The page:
Unique Glaucoma Eye Test Through Eyelid Launched at Arab Health Exhibition and Congress

February 05, 2013

BiCOM Inc., featured its latest through the eyelid glaucoma testing DIATON tonometer technology at Arab Health 2013 in Dubai. Handheld, pen-like tonometer allows to measure intraocular pressure IOP without contact with eye ball, eliminating virus and infection and is independent of biomechanical properties of the cornea or contact lenses. 

Quick and painless glaucoma diagnostic DIATON tonometer received a lot of attention from 85,000 visitors to the 38th Arab Health Exhibition and Congress consisting from healthcare professionals, medical facility owners and managers as well as distributors from
Middle East

Attendees representing Jordan, Oman, Egypt, Saudi Arabia, India, Bahrain, and Qatar were very intrigued by the latest DIATON tonometry technology and many were screened for elevated eye pressure in seconds right at the exhibit.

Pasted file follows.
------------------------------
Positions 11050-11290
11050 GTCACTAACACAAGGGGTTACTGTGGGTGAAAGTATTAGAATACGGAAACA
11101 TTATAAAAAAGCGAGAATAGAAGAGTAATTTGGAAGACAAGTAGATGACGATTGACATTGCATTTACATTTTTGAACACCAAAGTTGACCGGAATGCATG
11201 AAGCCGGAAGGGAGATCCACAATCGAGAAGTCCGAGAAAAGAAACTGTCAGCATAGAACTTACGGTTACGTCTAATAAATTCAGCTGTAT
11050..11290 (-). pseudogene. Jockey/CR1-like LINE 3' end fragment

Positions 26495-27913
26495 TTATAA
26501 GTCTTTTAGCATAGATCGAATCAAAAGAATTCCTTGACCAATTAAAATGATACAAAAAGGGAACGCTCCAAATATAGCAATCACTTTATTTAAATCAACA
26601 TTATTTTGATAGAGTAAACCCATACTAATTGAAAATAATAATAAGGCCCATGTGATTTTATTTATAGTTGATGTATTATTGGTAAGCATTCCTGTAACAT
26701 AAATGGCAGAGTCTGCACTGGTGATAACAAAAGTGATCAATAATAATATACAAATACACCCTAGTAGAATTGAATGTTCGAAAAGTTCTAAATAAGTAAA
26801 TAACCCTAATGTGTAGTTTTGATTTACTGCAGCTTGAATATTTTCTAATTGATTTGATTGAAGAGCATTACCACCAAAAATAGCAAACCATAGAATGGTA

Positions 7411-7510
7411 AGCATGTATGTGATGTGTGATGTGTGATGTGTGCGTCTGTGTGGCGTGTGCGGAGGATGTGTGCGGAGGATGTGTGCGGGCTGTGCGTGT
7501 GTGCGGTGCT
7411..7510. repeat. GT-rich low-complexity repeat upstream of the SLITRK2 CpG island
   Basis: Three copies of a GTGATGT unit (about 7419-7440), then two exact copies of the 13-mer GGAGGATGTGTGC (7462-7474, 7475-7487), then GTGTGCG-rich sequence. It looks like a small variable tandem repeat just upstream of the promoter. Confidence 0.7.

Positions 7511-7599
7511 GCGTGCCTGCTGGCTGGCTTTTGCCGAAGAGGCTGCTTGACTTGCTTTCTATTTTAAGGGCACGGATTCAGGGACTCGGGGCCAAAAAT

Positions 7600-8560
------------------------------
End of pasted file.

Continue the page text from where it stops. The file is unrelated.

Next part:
Since DIATON is non-contact and handheld pen-like tonometer, it can be used in any setting - rural areas that desperately need glaucoma screening or Inpatient & Outpatient Clinics such as Hospitals, Emergency Rooms, Nursing & Elderly Homes, General, Family & Specialty Practitioners office as well as Ophthalmic and Optometric practice.


Major Benefits of Diaton Tonometer: 

* No contact with the cornea (only upper eyelid)
* No anesthesia drops
* No risk of infecting or scratching cornea
* No consumables (no need to purchase replacement tips/covers..etc.,)
* No sterilization
* No pachymetry needed (no need to purchase pachymeter)
* No daily calibration needed
* Handheld / Portable + Easy to use

DIATON Tonometer provides reliable measurements and makes it possible to diagnose glaucoma in its early stages, allowing to devise an appropriate care and treatment plan. DIATON is effective in obtaining IOP measurements for many challenging patient populations, including: those with chronic conjunctivitis, erosions, edema and corneal dimness; people who have undergone corneal surgeries; and immobilized patients and children. Also, patients do not need to remove their contact lenses.

Roman Iospa, CEO of BiCOM Inc., said, - "We're excited to see so much interest from Arab Health show and are proud to offer our latest DIATON glaucoma testing technology to the growing healthcare market in the Middle East."